Team blog

Ceylon 1.3.0 is now available

Ceylon 1.3.0 is a major release of the Ceylon language, with over 330 issues closed. This is the first release of Ceylon which supports Android development, the Node Package Manager (npm), and Wildfly Swarm.

  • For the JVM, this release is backwards-compatible with all releases of Ceylon 1.2 (1.2.0 to 1.2.2).

  • For JavaScript, this release is backwards-compatible only with the previous release (1.2.2).

Ceylon IDE 1.3.0 is now available for the two leading Java development environments:

Ceylon IDE for IntelliJ was designed for high performance in large projects with many Java dependencies, and is currently the best-performing IDE for Ceylon.


Enhancements to the language and command-line distribution include:

Naturally, the release incorporates many more bugfixes, minor enhancements, and performance improvements.

Support for Docker

Docker images for Ceylon are now available, making it very easy to run Ceylon programs in a Docker container.

IDE Changes

Ceylon IDE for IntelliJ is a brand-new development tool for IntelliJ IDEA and Android Studio, featuring incremental error reporting, code completion, basic refactoring, many intention actions, sophisticated navigation, searching, type hierarchy and file structure, online documentation, full integration with Ceylon Herd and much, much more.

Ceylon IDE for IntelliJ is written mostly in Ceylon, and reuses the Ceylon IDE Common project, the core of Ceylon IDE for Eclipse, which was completely rewritten in Ceylon.

Almost 60 issues were fixed in Ceylon IDE for Eclipse, and code completion was redesigned around a non-blocking approach which is much more responsive in large projects. In addition, improvements to the typechecker have resulted in significantly lower memory usage.

SDK Changes

Exactly 40 issues affecting the Ceylon SDK have been fixed.

Migration from Ceylon 1.2.2

Ceylon 1.3.0 is backward-compatible with Ceylon 1.2.2, and so it's not necessary to recompile or change dependencies. However, upgrading to version 1.3.0 of any Ceylon platform module is recommended.

About Ceylon

Ceylon is a modern, modular, statically typed programming language for the Java and JavaScript virtual machines. The language features a flexible and very readable syntax, a unique and uncommonly elegant static type system, a powerful module architecture, and excellent tooling, including an awesome IDE supporting both IntelliJ IDEA and the Eclipse platform.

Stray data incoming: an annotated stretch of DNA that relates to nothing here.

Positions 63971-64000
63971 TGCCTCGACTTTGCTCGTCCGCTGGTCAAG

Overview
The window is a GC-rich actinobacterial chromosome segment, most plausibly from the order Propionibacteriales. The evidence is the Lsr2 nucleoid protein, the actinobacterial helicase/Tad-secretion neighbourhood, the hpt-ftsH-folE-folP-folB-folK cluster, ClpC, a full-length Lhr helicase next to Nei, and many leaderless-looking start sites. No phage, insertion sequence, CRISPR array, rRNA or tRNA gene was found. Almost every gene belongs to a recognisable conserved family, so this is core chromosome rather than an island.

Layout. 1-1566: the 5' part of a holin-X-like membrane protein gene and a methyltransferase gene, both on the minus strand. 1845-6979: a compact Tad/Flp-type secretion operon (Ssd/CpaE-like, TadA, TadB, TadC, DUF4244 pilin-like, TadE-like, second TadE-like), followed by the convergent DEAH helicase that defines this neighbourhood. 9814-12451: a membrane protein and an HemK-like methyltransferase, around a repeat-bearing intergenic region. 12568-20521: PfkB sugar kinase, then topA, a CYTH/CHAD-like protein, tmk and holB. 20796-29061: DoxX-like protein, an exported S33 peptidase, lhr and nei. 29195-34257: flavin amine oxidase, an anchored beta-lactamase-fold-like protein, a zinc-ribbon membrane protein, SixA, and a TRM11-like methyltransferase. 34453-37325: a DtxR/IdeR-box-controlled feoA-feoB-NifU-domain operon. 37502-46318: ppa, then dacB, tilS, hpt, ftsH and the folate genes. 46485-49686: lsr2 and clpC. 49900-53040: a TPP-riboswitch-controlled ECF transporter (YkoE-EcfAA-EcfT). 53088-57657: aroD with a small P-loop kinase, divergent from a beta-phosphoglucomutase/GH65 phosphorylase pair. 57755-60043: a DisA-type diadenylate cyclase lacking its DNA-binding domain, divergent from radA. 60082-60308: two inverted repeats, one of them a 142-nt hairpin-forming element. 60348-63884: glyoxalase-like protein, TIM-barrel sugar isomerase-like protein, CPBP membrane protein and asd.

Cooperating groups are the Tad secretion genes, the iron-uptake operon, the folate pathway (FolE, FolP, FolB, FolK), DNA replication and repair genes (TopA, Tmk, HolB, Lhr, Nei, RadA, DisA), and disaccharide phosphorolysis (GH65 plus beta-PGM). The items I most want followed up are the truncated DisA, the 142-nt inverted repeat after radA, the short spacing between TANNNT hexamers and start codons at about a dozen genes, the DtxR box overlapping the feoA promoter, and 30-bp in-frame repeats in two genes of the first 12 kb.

Ceylon enables the development of cross-platform modules that execute portably in both virtual machine environments. Alternatively, a Ceylon module may target one or the other platform, in which case it may interoperate with native code written for that platform.

In the box

This release includes:

  • a complete language specification that defines the syntax and semantics of Ceylon in language accessible to the professional developer,
  • a command line toolset including compilers for Java and JavaScript, a documentation compiler, a test runner, a WAR archive packager, a "fat" JAR packager, and support for executing modular programs on the JVM and Node.js,
  • a powerful module architecture for code organization, dependency management, and module isolation at runtime, which also supports interoperation with OSGi, Jigsaw, Maven, and npm, and
  • the language module, our minimal, cross-platform, foundation-level API.

Available separately:

  • updated versions of the platform modules that comprise the Ceylon SDK,
  • a code formatter as a plugin for the ceylon command,
  • a plugin for the ceylon command that supports compilation and execution for the Dart VM, and
  • two full-featured integrated development environments: for Eclipse and IntelliJ IDEA.


Ceylon is a highly understandable object-oriented language with static typing. The language features:

  • an emphasis upon readability and a strong bias toward omission or elimination of potentially-harmful or potentially-ambiguous constructs and toward highly disciplined use of static types,
  • an extremely powerful and uncommonly elegant type system combining subtype and parametric polymorphism with:
    • first-class union and intersection types,
    • both declaration-site and use-site variance, and
    • the use of principal types for local type inference and flow-sensitive typing,
  • a unique treatment of function and tuple types, enabling powerful abstractions, along with the most elegant approach to null of any modern language,
  • first-class constructs for defining modules and dependencies between modules,
  • a very flexible syntax including comprehensions and support for expressing tree-like structures,
  • fully-reified generic types, on both the JVM and JavaScript virtual machines, and a unique typesafe metamodel.

More information about these language features may be found in the feature list and quick introduction.


The Ceylon community site,, includes documentation, and information about getting involved.